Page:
Five main hypotheses:
• The acquisition-learning hypothesis
• The monitor hypothesis
• The natural order hypothesis
• The input hypothesis
• The affective filter hypothesis.
• Subconscious process
• Similar to learning native language
• Conscious process
• “Rules" and "grammar“
• Formal instruction
• Less effective than acquisition (according to Krashen)
Acquisition – Learning Distinction
Picking up words
• Relationship between acquisition and learning.
• The acquirer/learner must know the rule.
• The acquirer must be focused on correctness.
• Having time to use the monitor.
Natural Order Hypothesis
• The acquisition of grammatical structures follows a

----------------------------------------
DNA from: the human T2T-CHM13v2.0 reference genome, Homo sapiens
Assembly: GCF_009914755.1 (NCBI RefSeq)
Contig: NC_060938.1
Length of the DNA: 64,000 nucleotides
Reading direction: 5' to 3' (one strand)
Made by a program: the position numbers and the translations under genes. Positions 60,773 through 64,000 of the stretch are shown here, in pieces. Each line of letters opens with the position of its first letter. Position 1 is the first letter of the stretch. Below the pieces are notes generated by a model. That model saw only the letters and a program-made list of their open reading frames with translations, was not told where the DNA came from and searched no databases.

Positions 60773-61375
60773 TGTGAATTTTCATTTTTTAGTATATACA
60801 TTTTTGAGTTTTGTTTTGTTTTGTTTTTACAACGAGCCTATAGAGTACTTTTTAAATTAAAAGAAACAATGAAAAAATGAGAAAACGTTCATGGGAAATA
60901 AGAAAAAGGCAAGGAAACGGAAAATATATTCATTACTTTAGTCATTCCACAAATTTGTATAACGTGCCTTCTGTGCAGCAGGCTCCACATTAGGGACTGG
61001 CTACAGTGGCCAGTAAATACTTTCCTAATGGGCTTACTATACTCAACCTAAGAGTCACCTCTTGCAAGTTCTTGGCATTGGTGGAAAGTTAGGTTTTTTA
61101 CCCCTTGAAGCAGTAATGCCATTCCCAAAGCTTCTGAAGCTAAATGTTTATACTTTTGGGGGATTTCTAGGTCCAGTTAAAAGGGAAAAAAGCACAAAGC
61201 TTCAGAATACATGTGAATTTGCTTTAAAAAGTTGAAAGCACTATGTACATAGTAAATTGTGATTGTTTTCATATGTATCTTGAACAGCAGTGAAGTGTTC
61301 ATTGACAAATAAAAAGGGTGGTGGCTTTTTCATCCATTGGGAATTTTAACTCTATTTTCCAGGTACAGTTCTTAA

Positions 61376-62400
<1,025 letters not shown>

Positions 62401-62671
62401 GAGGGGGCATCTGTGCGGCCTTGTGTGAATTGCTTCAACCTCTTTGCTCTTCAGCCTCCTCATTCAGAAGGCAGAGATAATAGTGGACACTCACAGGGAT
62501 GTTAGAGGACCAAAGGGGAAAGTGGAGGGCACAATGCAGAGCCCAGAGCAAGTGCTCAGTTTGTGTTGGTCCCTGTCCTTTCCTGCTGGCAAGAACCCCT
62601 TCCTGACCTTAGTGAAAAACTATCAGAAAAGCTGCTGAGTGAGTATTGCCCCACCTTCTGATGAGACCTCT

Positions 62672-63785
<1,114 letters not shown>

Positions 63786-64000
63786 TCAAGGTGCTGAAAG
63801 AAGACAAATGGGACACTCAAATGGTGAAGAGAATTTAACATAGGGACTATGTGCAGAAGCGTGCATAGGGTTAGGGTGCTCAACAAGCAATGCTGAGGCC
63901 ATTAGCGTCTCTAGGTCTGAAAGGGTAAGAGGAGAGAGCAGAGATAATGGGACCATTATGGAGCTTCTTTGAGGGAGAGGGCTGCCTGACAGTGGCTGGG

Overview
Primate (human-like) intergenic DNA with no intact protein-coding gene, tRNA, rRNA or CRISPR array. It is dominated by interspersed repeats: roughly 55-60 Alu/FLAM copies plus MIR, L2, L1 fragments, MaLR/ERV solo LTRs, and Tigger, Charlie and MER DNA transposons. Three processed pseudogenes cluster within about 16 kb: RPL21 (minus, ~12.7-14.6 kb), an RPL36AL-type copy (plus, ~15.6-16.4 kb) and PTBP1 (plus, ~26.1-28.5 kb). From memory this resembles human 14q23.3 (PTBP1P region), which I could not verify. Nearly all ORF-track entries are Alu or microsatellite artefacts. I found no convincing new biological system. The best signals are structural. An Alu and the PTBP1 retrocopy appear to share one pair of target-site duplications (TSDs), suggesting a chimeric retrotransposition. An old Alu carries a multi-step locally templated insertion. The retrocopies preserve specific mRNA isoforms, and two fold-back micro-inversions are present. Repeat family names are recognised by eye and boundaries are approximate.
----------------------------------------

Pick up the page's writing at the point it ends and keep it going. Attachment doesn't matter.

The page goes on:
“natural order” which is predictable.
• He rejects grammatical sequencing.
• Teaching of grammar can result in language acquisition
– when students are interested.
• Structure that is “a little beyond” where we are now.
• “going for meaning” first.
• Speaking fluency cannot be taught directly.
• Provide comprehensible input.
Affective Filter Hypothesis
• ‘Affective variables’: Motivation, self-confidence and
• Learners with these affective variables are better
The acquisition-learning hypothesis is at the core of
modern language acquisition theory, and is perhaps the
most fundamental of Krashen's theories on second
• Krashen, Stephen D. Principles and Practice in
Second Language Acquisition. Prentice-Hall
• Krashen, Stephen D. Second Language Acquisition
and Second Language Learning. Prentice-Hall